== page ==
Long known as the ‘King of Diseases’ by ayurveda practitioners, tuberculosis (TB) is one of the world’s most feared and deadliest diseases. In the year 2015, the World Health Organization (WHO) estimated that the disease killed 1.4 million people directly and was the imminent cause of death for a 400,000 more individuals who were infected with HIV. When put together, the death toll was about 1.8 million.
[vs slide=”1″ slide_title=”What Is Tuberculosis”]
What Is Tuberculosis?
TB is a highly contagious disease that spreads through air, and is caused by a type of bacteria called Mycobacterium tuberculosis. Fortunately, it isn’t too easy to catch TB. A person usually has to be living in closed spaces with someone infected with TB disease over a long period of time. This disease is usually spread between immediate family members and close friends, and also between people who work or live together. Even though it generally attacks the lungs, it can also adversely harm other organs of the body such as those belonging to the nervous system.
Most times, active TB results from the activation of latent or hidden TB infections or old infections in people with weak immune systems and can be fatal. Active TB patients will often, though not always, display symptoms and can pass the infection onto others.
[vs slide=”2″ slide_title=”How Does Tuberculosis Affect Its Victims?”]
How Does Tuberculosis Affect Its Victims?
Most times, drug therapies are administered to cure tuberculosis which last for atleast 3 months, if not longer. Adverse effects of medication, lengthy duration of treatment along with social stigma can make TB patients go through a wide range of painful emotions like fear, anger, stress, shame, and depression when dealing with this condition. Some patients even refuse to stick to their TB therapy treatment which is another huge obstacle in successfully treating TB.1 This can greatly deteriorate the quality of lifestyle for TB patients, and in addition to their health, their morale takes a hit as well.
[vs slide=”3″ slide_title=”How Yoga Helps In Tuberculosis Recovery”]
How Yoga Helps In Tuberculosis Recovery
Being aware of the implications of TB is pretty much half the solution to the problem already. While multiple national and international schemes make an effort to conduct sessions that aim at educating citizens about TB and how important it is to go through with all stages of treating it, it appears that there is still a need to make the actual therapy effective by the additional reinforcement by yoga.2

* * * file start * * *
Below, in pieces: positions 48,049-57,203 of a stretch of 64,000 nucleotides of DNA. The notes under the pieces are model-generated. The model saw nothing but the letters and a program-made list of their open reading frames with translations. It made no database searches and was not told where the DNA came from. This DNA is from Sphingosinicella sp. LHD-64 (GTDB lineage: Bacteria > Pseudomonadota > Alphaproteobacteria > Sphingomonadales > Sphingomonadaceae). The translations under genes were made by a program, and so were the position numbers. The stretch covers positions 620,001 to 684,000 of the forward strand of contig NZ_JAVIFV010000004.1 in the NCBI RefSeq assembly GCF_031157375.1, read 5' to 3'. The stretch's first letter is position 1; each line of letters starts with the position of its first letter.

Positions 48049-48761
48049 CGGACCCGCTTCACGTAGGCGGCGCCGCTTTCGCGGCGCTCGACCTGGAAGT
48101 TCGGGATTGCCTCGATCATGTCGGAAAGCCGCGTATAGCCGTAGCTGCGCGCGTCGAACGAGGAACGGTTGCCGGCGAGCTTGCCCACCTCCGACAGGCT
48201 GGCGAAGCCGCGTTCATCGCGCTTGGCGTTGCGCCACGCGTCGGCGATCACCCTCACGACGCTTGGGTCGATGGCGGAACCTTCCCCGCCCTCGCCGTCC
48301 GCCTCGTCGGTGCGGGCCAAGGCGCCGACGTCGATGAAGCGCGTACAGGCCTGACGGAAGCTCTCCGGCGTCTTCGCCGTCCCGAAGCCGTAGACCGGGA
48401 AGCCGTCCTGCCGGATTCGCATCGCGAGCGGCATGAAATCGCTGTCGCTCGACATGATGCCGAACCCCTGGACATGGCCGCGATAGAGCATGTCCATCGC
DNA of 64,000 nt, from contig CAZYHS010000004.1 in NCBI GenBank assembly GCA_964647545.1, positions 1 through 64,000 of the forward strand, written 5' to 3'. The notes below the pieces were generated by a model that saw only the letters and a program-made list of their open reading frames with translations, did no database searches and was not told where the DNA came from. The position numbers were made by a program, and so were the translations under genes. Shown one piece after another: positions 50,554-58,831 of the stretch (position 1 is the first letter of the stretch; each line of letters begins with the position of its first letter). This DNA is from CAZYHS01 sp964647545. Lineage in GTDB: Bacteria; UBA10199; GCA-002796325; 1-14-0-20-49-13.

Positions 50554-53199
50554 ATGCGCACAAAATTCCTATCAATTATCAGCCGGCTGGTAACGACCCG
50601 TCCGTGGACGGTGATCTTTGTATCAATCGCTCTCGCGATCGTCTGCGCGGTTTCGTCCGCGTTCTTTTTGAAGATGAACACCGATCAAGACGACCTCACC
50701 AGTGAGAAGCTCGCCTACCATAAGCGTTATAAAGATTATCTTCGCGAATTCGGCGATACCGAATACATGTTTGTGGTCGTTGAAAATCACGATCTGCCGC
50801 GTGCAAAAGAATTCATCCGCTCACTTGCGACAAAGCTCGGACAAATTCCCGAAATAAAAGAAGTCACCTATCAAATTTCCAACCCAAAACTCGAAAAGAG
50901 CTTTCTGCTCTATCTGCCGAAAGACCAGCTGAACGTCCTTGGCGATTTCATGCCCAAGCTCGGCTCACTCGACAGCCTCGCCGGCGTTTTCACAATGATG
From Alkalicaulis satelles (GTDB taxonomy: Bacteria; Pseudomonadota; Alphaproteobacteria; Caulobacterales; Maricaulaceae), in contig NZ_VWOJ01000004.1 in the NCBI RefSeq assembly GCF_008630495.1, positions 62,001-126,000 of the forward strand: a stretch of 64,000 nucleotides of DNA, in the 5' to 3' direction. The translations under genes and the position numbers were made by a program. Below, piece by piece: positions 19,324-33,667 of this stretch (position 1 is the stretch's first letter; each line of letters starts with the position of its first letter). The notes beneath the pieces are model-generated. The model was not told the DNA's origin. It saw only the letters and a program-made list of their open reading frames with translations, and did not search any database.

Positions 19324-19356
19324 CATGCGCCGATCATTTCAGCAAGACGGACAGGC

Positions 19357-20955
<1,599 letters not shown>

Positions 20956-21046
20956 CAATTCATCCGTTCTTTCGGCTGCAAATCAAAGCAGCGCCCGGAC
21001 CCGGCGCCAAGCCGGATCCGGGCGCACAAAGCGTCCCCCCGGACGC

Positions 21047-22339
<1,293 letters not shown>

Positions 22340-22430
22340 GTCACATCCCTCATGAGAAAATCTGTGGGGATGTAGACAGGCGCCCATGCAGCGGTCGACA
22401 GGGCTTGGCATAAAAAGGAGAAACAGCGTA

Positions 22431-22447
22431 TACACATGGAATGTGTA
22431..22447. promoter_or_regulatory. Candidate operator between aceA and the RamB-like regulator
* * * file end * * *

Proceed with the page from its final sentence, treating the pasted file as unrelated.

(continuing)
Through the years, yoga is known to help a person develop mastery over the mind, which in turn can positively affect his lifestyle. Yoga involves several physical, mental, intellectual, and emotional levels to be practiced and perfected to stabilize the mind and improve immunity.
By involving yoga as part of TB therapy, a patient would be a lot more willing to go through with the whole process and his quality of life would be so much better because of the reinforced feelings of positivity. The disciplined practise of starting the day with yoga would also influence the mind in disciplining itself for speedy recovery.
[vs slide=”4″ slide_title=”Yoga Exercises For TB Patients”]
Yoga Exercises For TB Patients
There are many pranayamas that a TB patient can do but there are two pranayamas that really work the best when it comes to reducing the stress levels of TB patients significantly.
The word Kapalabhati comes from two words – kapala meaning skull and bhati which means shining. This typically means that practicing the Kapalabhati pranayam, releases the toxins from the body, because of which, the skull shines.
Kapalabhati can also be be termed as “Forceful exhalations” and is namely one of the body cleansing exercises of yoga. The important thing to remember while doing this pranayama, is that you need to pay attention and focus on the exhalations.
- Sit down and make yourself comfortable in either Sukha asana or the cross-legged posture or Padma asana which means the lotus posture. Make sure your back is straight and chin parallel to the ground.